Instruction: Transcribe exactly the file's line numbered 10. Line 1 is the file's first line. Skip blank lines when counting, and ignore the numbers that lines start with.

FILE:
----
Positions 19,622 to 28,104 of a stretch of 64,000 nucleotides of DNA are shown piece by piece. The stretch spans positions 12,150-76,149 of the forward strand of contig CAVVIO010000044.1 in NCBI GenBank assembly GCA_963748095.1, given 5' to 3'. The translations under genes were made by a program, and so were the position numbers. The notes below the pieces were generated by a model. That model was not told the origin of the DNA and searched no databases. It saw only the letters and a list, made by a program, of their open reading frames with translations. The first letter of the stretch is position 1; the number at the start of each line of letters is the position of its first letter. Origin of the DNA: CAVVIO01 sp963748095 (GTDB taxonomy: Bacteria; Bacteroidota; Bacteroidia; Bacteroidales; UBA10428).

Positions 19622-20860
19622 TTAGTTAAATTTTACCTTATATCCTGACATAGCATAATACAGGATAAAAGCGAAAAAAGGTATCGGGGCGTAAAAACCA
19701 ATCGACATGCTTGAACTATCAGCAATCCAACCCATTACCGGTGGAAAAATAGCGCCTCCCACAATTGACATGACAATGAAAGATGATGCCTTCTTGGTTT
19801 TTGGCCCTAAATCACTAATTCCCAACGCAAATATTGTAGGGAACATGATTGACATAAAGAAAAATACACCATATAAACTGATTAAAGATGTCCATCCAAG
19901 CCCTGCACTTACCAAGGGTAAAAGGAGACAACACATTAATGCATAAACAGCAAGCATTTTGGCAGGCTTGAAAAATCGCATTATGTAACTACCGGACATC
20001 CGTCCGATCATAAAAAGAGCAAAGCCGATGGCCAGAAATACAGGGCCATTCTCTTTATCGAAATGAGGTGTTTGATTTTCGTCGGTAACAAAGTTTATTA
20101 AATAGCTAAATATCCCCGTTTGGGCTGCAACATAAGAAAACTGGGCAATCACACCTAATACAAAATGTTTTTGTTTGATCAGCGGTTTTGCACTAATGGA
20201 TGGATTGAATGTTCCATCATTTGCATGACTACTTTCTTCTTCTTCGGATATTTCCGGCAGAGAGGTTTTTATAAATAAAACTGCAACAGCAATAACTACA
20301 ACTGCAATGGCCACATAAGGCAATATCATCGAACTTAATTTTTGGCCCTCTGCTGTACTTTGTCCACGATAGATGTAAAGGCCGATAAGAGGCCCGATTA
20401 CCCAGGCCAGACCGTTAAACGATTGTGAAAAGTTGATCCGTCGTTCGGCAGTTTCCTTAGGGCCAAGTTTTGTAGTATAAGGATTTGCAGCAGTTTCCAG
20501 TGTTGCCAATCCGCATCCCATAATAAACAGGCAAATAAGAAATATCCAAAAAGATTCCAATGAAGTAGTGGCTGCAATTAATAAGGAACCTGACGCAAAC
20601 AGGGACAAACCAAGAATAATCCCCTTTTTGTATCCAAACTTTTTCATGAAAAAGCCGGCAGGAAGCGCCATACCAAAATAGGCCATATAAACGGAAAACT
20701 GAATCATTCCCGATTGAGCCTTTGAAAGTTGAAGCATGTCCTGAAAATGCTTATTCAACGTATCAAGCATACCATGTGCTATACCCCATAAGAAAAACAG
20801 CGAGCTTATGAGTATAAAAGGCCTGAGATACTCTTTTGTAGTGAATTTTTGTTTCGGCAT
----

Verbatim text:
20301 ACTGCAATGGCCACATAAGGCAATATCATCGAACTTAATTTTTGGCCCTCTGCTGTACTTTGTCCACGATAGATGTAAAGGCCGATAAGAGGCCCGATTA